Vol. 189 No. 7
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More Stories from the April 2, 2016 issue

  1. Microbes

    Missing gut microbes linked to childhood malnutrition

    The right mix of gut microbes could prevent kids from succumbing to malnutrition.

  2. Climate

    20th century sea level rose at fastest rate since founding of Rome

    Sea levels rose more rapidly in the 1900s than during any other century in at least 2,800 years, with global warming causing at least half that rise.

  3. Animals

    Rock ant decisions swayed by six-legged social media

    When rock ants start influencing each other with one-on-one social contact, a colony’s collective decisions can change.

  4. Planetary Science

    Charon’s surface cracked when ancient subsurface sea froze

    A subsurface ocean on Charon, Pluto’s largest moon, might have once frozen and cracked the moon’s surface, creating some of the ridges and valleys seen today.

  5. Health & Medicine

    Explaining Henry VIII’s erratic behavior

    Researchers say Henry VIII suffered several traumatic brain injuries that may explain his explosive outbursts and memory problems.

  6. Archaeology

    11,000-year-old pendant with etched design found in England

    Stone artifact with design etched on it comes from a transitional time in England 11,000 years ago.

  7. Oceans

    3.5 billion years ago, oceans were cool, not hot

    Extensive new evidence from South Africa suggests that 3.5 billion years ago, Earth was locked in a cold spell, with isolated blasts of hydrothermal heat that may have helped incubate life.

  8. Health & Medicine

    Scientists probe Zika’s link to neurological disorder

    The link between the Zika virus and Guillain-Barré syndrome is growing stronger.

  9. Astronomy

    Repeating fast radio bursts recorded for the first time

    Until now, ephemeral blasts of radio waves from other galaxies have never repeated; this one erupted 10 times last year.

  10. Psychology

    Psychology’s replication crisis sparks new debate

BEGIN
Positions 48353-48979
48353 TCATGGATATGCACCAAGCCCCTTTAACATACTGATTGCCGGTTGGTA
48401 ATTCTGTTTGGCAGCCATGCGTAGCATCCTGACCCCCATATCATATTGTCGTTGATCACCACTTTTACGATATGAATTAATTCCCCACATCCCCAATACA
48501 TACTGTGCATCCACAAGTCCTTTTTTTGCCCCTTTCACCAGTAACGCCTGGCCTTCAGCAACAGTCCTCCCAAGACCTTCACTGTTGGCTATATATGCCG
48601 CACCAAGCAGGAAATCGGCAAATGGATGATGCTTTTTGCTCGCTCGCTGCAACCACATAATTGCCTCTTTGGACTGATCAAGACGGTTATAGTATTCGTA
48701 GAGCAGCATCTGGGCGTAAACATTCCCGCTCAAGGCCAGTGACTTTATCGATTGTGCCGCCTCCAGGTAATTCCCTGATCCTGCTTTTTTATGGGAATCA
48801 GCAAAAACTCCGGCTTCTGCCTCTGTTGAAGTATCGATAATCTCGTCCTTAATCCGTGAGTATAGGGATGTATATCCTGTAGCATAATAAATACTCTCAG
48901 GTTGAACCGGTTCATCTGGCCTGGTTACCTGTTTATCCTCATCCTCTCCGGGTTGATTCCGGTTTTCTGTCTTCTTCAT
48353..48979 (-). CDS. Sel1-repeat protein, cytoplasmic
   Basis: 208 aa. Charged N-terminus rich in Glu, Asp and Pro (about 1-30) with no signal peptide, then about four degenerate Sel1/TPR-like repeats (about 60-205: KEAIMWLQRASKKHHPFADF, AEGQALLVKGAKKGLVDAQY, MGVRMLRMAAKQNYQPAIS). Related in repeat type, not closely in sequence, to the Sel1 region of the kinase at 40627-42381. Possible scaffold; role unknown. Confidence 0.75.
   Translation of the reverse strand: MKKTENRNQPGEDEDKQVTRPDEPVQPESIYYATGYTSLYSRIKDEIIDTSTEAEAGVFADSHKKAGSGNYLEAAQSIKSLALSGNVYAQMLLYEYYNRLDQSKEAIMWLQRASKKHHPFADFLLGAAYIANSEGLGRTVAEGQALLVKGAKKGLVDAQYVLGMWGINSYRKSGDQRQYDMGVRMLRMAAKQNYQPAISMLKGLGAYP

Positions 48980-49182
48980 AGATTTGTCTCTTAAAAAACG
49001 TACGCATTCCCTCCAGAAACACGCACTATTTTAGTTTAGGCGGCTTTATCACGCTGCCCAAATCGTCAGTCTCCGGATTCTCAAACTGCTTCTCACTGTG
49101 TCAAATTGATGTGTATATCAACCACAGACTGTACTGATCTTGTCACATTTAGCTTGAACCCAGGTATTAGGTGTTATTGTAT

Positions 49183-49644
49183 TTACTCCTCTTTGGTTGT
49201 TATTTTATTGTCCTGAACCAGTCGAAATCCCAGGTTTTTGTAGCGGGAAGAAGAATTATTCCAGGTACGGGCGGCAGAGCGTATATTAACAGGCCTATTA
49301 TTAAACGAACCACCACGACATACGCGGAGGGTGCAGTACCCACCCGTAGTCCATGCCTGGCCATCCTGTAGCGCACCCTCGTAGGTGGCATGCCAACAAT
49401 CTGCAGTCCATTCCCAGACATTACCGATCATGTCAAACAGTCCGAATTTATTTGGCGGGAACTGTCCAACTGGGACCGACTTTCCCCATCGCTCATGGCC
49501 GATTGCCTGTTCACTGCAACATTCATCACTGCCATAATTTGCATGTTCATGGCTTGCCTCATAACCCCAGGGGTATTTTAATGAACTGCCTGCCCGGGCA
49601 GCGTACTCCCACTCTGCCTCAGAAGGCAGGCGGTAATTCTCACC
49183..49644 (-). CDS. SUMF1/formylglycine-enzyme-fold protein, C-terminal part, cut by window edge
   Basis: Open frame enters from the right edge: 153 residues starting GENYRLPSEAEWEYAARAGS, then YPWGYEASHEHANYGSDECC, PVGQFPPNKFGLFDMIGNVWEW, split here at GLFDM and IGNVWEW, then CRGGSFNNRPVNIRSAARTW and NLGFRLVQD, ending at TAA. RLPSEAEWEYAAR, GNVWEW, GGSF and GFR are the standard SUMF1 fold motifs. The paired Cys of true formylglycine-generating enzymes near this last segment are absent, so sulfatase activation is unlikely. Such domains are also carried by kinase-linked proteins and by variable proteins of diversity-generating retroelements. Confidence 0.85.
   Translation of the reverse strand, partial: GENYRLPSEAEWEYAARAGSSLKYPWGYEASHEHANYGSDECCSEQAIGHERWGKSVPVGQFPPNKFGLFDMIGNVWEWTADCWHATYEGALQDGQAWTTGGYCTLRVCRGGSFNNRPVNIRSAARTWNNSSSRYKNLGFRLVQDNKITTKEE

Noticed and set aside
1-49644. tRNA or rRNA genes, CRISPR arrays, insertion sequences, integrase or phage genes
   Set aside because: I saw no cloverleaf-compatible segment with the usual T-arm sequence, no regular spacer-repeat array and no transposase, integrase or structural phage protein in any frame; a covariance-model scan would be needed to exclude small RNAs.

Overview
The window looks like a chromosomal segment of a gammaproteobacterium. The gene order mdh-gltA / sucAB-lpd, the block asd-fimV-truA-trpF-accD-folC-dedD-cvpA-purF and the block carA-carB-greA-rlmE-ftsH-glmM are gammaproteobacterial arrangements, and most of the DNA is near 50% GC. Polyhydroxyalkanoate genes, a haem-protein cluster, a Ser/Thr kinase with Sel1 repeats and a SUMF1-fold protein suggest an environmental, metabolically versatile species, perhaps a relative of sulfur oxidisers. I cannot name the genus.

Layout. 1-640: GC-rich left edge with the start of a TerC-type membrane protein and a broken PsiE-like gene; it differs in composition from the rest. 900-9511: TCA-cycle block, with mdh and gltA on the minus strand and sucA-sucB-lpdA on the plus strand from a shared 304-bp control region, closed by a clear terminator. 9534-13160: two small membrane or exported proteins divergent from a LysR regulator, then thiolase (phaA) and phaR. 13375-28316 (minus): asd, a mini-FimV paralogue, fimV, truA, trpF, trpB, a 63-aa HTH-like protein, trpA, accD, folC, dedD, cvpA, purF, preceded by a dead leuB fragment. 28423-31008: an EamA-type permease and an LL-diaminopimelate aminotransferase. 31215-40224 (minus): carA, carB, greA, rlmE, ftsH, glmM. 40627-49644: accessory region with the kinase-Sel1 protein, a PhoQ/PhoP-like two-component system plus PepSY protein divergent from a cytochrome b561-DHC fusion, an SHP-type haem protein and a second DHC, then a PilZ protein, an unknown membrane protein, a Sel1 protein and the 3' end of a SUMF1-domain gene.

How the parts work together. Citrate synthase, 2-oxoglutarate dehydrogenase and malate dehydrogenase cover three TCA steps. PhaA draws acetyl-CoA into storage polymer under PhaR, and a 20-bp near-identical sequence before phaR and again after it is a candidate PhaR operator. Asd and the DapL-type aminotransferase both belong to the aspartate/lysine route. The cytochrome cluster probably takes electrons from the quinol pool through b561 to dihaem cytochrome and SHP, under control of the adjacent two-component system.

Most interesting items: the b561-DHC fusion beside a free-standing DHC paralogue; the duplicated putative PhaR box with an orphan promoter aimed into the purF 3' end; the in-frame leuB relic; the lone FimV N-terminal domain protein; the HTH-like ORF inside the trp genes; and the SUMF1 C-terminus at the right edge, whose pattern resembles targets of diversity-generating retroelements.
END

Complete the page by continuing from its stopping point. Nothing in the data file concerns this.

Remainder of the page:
Controversy flares again about whether psychology studies survive further scrutiny.

  11. Genetics

    Missing genes not always a problem for people

    Humans have ways to make up for missing genes, study suggests.

  12. Animals

    Is Amy Tan actually ‘thrilled’ a leech is named after her?

    Novelist Amy Tan answers a lingering question about celebrities honored in scientific names of new species — her namesake is a leech.

  13. Paleontology

    Lizards locked in amber provide clues to reptile evolution

    Amber-encased lizard remains that date to 99 million years ago may shed light on the evolution of geckos and chameleons.

  14. Climate

    Hurricane frequency dropped during 17th century ‘Little Ice Age’

    Atlantic hurricane activity fell around 75 percent when the sun dimmed from 1645 to 1715, a new analysis of shipwrecks and tree rings suggests.

  15. Health & Medicine

    ‘Cancer moonshot’ launch prep under way

    Details are trickling out for the president’s proposed “cancer moonshot,” but plan for launch is still months off.

  16. Anthropology

    H. erectus cut, chewed way through evolution

    A diet that included raw, sliced meat changed the face of early Homo evolution, scientists say.

  17. Health & Medicine

    Molecules found to counter antibiotic resistance

    Molecules made in a lab can foil antibiotic resistance in bacteria.

  18. Climate

    Antarctic history suggests ice sheet ‘danger’ threshold

    Carbon dioxide levels during the Antarctic ice sheet’s formation 34 million years ago suggest that Earth could soon enter “danger zone” for ice sheet’s demise.

  19. Planetary Science

    Wandering Jupiter could have swept inner solar system clean

    If Jupiter formed close to the sun and then wandered out, that might explain why there are no planets interior to Mercury’s orbit.

  20. Health & Medicine

    Three big reasons why U.S. men have a shorter life expectancy

    U.S. men’s lives are two years shorter than men in other rich countries for three reasons: guns, drugs and cars.

  21. Astronomy

    Quasars’ distance no longer in question

    Astronomers now know quasars live around black holes in remote galaxies, but 50 years ago, one researcher argued they were much closer.

  22. Health & Medicine

    Microbes can play games with the mind

    Our bodies are having a conversation with our microbiome that may be affecting our mental health — for better or worse.

  23. Science & Society

    See life in a cubic foot, visit Roman artifacts, and more to do

    New and upcoming exhibits celebrate biodiversity, birds’ dinosaur origins, opulence in ancient Rome, and more.